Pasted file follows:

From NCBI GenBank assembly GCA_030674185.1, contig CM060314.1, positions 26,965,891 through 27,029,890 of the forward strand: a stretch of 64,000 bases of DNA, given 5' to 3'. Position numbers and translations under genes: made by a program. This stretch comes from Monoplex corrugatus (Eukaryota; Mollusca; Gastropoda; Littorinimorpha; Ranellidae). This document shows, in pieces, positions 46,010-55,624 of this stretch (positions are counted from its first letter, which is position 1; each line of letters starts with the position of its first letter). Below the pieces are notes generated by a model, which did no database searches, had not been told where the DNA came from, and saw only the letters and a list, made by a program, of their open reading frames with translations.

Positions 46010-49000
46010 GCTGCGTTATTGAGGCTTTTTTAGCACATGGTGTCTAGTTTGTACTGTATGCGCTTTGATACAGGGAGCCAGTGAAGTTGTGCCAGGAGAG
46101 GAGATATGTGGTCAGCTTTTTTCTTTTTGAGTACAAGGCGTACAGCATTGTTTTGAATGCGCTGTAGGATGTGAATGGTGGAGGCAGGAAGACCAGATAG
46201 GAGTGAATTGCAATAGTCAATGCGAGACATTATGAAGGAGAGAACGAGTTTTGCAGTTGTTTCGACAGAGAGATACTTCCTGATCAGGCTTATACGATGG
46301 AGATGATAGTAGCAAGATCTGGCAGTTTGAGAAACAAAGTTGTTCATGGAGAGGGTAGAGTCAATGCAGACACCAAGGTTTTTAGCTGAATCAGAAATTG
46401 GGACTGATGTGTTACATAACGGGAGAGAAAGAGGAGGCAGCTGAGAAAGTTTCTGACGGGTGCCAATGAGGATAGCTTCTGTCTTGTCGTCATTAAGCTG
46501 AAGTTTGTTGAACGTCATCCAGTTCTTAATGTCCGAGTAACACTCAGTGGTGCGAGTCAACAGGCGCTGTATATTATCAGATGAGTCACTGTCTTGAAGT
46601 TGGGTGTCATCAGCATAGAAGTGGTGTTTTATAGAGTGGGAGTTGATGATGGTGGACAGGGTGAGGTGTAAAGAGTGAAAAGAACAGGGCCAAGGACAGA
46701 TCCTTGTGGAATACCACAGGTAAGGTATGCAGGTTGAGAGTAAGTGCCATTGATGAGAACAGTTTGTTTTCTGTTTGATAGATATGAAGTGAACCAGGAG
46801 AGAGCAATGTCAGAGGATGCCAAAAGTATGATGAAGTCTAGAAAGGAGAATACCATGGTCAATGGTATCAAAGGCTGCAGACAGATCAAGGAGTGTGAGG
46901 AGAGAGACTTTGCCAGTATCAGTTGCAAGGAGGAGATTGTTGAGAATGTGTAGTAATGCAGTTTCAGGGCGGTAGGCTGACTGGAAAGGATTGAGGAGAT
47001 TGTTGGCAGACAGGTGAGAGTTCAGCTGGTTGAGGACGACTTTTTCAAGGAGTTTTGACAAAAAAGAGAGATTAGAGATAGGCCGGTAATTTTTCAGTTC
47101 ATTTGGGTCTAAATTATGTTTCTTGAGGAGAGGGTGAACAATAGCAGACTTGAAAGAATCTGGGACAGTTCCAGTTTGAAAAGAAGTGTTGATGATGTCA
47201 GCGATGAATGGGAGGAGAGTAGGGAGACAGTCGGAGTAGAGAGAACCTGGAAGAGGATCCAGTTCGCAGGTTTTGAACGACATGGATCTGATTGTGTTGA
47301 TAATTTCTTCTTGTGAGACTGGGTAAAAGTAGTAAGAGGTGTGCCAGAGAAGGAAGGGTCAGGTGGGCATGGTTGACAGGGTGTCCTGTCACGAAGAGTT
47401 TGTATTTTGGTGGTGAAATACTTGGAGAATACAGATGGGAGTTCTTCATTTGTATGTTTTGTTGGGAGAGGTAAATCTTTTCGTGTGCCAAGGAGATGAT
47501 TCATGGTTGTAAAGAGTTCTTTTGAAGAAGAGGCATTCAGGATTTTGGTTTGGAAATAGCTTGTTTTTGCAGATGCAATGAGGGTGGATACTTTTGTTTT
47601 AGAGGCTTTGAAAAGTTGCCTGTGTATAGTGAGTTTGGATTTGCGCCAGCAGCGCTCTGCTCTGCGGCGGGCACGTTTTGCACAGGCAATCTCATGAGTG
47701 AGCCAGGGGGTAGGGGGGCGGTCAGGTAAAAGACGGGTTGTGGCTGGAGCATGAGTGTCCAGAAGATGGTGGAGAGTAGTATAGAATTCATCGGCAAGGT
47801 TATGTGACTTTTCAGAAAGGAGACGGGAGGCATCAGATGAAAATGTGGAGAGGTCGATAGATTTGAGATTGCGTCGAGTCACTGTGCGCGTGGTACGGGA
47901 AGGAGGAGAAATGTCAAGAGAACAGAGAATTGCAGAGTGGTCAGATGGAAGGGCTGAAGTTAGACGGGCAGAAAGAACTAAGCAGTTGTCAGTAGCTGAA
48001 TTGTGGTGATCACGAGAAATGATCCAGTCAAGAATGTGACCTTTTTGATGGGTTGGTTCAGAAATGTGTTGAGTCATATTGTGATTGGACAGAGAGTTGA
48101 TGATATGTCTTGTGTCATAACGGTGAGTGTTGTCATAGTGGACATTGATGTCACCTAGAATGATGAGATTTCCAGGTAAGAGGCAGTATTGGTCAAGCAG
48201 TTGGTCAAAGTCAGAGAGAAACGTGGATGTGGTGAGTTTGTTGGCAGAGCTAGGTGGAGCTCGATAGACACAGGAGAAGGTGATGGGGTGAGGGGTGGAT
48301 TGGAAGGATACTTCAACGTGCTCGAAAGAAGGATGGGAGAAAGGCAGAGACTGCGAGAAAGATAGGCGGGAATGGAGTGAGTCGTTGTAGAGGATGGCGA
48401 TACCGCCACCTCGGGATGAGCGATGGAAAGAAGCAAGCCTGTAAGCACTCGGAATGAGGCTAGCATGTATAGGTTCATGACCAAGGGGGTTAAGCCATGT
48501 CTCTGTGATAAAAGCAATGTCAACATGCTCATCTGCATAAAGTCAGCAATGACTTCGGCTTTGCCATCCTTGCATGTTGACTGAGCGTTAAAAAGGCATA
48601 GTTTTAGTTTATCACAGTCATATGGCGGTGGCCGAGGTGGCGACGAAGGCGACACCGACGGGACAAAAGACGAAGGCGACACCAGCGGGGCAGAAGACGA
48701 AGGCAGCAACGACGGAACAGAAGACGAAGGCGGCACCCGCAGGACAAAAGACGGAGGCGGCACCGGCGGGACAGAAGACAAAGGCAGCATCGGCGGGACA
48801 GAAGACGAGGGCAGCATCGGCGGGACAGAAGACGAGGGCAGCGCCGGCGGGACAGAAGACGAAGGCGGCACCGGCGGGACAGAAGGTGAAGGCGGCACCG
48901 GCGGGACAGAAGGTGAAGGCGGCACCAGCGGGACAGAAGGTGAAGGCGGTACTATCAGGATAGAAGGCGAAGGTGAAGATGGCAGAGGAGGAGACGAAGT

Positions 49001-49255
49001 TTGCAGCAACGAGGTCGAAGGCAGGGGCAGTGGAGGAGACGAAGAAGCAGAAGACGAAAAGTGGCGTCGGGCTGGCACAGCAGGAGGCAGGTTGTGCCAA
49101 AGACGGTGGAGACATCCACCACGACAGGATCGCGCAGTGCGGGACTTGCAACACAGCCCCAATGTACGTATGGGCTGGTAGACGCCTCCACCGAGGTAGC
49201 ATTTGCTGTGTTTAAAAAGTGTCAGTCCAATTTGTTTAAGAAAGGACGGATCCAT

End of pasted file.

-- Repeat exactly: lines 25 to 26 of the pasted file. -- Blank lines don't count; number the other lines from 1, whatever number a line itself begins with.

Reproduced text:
48201 TTGGTCAAAGTCAGAGAGAAACGTGGATGTGGTGAGTTTGTTGGCAGAGCTAGGTGGAGCTCGATAGACACAGGAGAAGGTGATGGGGTGAGGGGTGGAT
48301 TGGAAGGATACTTCAACGTGCTCGAAAGAAGGATGGGAGAAAGGCAGAGACTGCGAGAAAGATAGGCGGGAATGGAGTGAGTCGTTGTAGAGGATGGCGA